Lewes Cycle Challenge

I'm taking part in the Lewes Cycle Challenge. Organisations take part, and the idea is for them to get their employees on to bikes, if only for ten minutes during the period of the challenge, which is 10th to 26th September. I was going to upload a picture of me holding a cupcake, but my image button has gone awol. Not sure what the cupcake has to do with it, but it tasted very nice.

We're going to be making our major effort on Septenber 20th, which is the day after International Talk like A Pirate Day, so we're pirate theming it. Look out for photos, if that button has come back by then.

Friday 3 September 2010

Inglorious and a bit fishy; and a question

Inglorious refers to media (both social and commercial) treatment of William Hague over the last few days. What has been done is not only inglorious but shameful and unhelpful. The story has concentrated on the salacious details of sexuality which has served to hide a more pertinent question. The more pertinent question is now being expressed but largely overlooked in the wave of reaction that follows his personal statement.

There are three features to the story - sexuality, privacy and judgement. Homosexuality should not be news, but it is, largely because it sells millions of newspapers to the mentally challenged half of our country. I don't give a stuff whether Hague is straight, gay or a bit of both. I also don't care if he has cheated on his wife: that's an issue for them, not for the rest of us. He says he hasn't. Fine, let it be.

It is shameful that Hague has now been driven to making a statement that reveals his and his wife's private - I emphasise that word, private - grief. I know that there are a lot of people who have put them in that position who unfortunately won't feel the slightest remorse. Politicians lives will always be public, but somewhere there is a limit and we have strayed beyond it here.

But underneath all that froth, and the somewhat sanctimonious response when the true details of the Hagues' situation came out, there is a genuine and serious question. It may not be a big question, but it is a question. Is Hague's judgement as good as we thought it was? At the time of the hotel incident he was shadow Foreign Secretary. He is now Foreign Secretary. He is an important enough person for us to ask small questions about.

He admits now that it was an error of judgement to share a hotel room, because he did not think through how it would look. That's a minor issue. As has been said, if you really are having a secret affair, the last thing you do is share a hotel room. It's how it *looks* that escaped Hague's notice. To me that incident is a cause of puzzlement more than anything. It seems to be generally accepted that sharing a hotel room is a normal thing to do. In some classes and for some purposes that will be true. People share at conference time, for instance, because of the lack of affordable hotel space. But you can bet your life Hague won't be sharing at conference, and never has since he's been an MP. It was a campaign trip, I understand, so it wasn't a hair shirt issue about saving public money, which some people have suggested it was. Hague is one of the Conservatives' biggest guns; he spearheads their election campaigns because he is so popular. They look after him. They plan his trips really carefully. He was also, if I remember rightly, one of the best funded opposition politicians of the last government. So why on earth did they not book enough rooms to go round? Maybe somebody will tell me that this is normal for high status, high value politicians. I don't see it, though. Which leaves a question mark over how on earth did it happen that Hague ended up sharing a room. That is, in the end though, probably more likely to be in the "of interest to the public" category than the "in the public interest" category.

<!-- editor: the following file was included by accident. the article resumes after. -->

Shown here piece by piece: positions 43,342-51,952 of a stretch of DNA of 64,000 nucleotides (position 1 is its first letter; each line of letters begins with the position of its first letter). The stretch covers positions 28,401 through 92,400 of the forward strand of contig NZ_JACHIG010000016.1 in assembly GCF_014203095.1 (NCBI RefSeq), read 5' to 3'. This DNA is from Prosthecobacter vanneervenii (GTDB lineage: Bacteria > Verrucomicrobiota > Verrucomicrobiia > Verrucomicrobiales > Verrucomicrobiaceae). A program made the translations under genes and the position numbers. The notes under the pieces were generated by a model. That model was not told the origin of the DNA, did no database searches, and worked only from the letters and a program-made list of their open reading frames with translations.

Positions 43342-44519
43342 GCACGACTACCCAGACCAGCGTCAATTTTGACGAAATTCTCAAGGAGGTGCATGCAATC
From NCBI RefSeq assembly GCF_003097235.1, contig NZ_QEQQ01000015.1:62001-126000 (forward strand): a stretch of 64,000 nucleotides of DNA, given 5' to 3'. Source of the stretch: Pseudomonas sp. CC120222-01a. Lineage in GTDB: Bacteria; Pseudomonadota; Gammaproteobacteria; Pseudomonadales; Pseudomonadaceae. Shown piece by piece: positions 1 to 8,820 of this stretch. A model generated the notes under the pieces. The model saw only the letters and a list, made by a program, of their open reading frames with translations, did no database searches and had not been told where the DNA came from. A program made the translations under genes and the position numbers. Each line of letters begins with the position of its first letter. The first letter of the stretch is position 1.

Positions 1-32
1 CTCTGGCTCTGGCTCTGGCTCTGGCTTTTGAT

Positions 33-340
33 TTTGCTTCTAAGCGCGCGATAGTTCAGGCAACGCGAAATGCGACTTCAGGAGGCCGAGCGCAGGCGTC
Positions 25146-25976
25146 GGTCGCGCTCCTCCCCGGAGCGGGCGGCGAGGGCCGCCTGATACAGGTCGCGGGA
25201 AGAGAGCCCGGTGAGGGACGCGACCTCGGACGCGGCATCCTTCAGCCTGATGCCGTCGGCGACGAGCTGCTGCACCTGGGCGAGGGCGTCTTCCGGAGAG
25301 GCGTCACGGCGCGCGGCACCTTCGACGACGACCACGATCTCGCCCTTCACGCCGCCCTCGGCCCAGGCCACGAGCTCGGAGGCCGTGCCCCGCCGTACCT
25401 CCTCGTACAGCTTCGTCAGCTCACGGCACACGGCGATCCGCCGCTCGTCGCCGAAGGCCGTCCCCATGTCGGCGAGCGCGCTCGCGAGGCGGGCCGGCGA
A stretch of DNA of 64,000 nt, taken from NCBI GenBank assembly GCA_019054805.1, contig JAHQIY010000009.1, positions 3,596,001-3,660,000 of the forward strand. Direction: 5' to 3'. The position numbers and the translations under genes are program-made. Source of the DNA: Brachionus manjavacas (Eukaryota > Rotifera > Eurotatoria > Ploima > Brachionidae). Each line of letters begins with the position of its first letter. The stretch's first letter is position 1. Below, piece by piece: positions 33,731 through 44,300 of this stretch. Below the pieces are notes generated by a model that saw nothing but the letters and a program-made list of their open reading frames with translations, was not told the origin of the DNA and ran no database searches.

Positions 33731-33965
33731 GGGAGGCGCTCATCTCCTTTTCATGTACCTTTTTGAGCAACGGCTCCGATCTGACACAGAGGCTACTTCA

What is in the public interest though is how Chris Myers got his job as a special adviser. He became Hague's third when everybody else was limited to two. Being driver to the shadow Foreign Secretary is one thing. Being special adviser to the actual UK Foreign Secretary makes you one of the most powerful people in British politics. To get that job, and to get it specially created for you means that you should be somebody really special. But Myers' qualifications, while not as poor as some have suggested, don't appear to be stellar. So it is legitimate to ask Hague to justify his judgement. It is legitimate to ask how he arrived at the conclusion that Myers was the person best suited to the job, and how he got dispensation to create the post needed for the appointment. Because our Foreign Secretary has a tricky and demanding job to do and we need to know that he has the judgement for it. But that has been buried, and is likely to stay buried among the slop that the media, including the social media, have poured over the episode.